I, like publius, am just now leaving behind an unexamined feeling of respect for Kristol, Podhoretz, and even Buckley, who supported segregation and Joseph McCarthy.

In times like these, when our greatest wounds are self-inflicted, the conservative impulse towards lashing out at built-up foreign enemies and domestic opponents who insist on accurate facts is devastating for our national security.

These people are warmongers, and are inclined to believe whatever is necessary to prop up that goal, no matter how illogical. It is amazing to see them paint Iran as behind Sunni radicalism.

Realize that all that separates Podhoretz from surge proponents O'Hanlon, et al. is greater sophistry -- Podhoretz has gone to seed, but clever illogic in the furtherance of war by the O'Hanlon's of the world is the greater evil because it works.

But it does speak volumes about Giuliani that he embraces sheer nut-ball ideology in support of his own warmongering agenda. And a disturbing fraction of America does believe that our destiny is never-ending war against anyone we perceive as threatening us. War is Peace.

Maybe it's just an age thing. As someone doing Central American solidarity and anti-intervention work in the 1980s, I'd long ago understood the neocons' leading "intellectuals" as people driven batsh*t crazy by hatred -- of me and people like me.

And the business of the domestic dispute over intervention being "no less bloody than the war being fought by our troops"? I wouldn't laugh that off. Jeane Kirkpatrick condoned the murder of the four American women religious murdered by the Salvadoran National Guard in December 1980, saying "They weren't nuns, they were activists."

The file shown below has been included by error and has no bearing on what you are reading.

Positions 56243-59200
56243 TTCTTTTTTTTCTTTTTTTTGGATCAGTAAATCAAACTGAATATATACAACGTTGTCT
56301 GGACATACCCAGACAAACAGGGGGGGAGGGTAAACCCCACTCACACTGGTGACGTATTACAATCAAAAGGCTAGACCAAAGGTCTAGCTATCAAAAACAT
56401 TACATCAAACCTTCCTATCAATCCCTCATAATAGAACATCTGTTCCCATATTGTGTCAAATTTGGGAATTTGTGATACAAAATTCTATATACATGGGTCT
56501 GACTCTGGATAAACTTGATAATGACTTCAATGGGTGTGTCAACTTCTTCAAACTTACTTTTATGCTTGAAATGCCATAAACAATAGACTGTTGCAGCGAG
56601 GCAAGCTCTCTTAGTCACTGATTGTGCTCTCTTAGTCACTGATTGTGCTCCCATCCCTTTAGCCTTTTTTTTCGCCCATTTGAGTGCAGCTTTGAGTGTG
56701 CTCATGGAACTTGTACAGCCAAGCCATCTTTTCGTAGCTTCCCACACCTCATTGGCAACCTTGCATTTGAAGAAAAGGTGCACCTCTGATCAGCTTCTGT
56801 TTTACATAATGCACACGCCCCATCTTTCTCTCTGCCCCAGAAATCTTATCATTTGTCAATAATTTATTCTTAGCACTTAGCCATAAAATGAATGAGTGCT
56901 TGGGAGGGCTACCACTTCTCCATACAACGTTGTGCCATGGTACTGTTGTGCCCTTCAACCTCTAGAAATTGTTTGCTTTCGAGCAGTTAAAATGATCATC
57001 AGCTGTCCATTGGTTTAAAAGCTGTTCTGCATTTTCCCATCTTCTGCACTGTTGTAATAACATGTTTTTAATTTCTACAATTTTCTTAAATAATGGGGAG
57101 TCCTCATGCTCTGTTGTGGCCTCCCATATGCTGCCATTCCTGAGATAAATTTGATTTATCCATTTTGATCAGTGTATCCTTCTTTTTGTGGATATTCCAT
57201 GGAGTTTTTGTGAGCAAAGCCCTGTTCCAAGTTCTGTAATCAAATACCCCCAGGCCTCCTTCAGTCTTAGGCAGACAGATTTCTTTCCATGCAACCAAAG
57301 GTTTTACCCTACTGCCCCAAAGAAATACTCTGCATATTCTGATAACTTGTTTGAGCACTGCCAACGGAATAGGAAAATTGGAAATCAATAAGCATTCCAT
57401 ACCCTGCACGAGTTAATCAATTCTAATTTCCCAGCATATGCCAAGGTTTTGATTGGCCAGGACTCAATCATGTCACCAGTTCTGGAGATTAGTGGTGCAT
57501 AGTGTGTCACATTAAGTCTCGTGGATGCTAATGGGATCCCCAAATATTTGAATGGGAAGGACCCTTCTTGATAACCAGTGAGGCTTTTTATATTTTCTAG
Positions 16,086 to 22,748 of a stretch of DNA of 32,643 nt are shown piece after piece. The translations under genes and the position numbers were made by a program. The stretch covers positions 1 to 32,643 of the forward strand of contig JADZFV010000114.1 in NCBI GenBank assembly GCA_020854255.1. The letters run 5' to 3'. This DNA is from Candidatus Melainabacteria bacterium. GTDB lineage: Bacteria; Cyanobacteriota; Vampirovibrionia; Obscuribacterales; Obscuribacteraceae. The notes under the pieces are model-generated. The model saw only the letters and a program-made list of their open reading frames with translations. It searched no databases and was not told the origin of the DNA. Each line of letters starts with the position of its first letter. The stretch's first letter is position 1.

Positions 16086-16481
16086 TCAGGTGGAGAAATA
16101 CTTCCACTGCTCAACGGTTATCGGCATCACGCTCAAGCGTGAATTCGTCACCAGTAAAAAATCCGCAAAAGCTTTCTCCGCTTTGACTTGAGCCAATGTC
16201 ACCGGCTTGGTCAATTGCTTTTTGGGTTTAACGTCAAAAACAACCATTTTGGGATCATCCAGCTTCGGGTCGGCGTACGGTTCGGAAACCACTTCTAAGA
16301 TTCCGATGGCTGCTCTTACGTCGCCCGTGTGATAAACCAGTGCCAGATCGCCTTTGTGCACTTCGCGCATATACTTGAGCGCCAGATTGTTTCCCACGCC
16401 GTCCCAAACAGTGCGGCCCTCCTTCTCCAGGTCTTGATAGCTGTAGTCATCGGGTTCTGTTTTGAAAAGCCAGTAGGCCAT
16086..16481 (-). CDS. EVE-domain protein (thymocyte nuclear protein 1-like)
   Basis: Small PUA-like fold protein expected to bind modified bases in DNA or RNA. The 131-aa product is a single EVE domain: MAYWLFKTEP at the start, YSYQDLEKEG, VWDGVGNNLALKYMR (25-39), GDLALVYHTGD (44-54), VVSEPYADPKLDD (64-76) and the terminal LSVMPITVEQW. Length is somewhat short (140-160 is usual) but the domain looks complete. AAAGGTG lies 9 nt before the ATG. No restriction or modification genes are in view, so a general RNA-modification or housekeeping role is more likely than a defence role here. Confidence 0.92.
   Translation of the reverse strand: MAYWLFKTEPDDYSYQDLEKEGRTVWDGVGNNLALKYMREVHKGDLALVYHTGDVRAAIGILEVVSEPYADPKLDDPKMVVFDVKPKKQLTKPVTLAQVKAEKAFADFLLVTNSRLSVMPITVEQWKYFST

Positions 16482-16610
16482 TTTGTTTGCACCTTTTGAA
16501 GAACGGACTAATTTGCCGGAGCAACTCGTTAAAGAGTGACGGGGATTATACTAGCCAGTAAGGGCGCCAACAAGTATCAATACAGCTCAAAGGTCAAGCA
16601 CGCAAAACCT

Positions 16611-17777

What's changed since then is that a much bigger slice of the American public has moved into the category of people they deem worthy of being silenced, so that they're marginalizing themselves.

On that narrow, personal level I feel a tiny bit safer than I did in 1980 as a result.

On the other hand the influence they've already had has put us at the bottom of a deep, deep ditch, with the bodies of a million Iraqis below us.

Re the command center video: Very tasteful in the way it stops short of raising one reason why Giuliani insisted it be so convenient to City Hall.

Maybe puh-DOOR-itz meant "gorillas with tenure". Because we've seen the suit!

I think a valuable question to ask (but one that won't be) is "Has author X been right about ANYTHING?" If not, why should we listen to him this time (other than we like "M" over "W").

It would be interesting to see exactly who Podhoretz could cite as thinking that Muslims do "like being pushed around and repressed and beaten and killed by thugs."

Those would be the people who said we would be greeted as liberators in Iraq, and who figured that process should start with Shock and Awe.

@LJ: very very busy at the moment. But I'll give Buruma's "muder in Amsterdam" a try now ;)

All they're saying is give war a chance. Their entire reason, their sine qua non of foreign policy is an enemy, an *other*. And if there wasn't a genuine one, they were going to make one.


It just so happened that 9/11 gave them their 'Pearl Harbor event' that greased the skids (so to speak) for their real wet dream.

The comments to this entry are closed.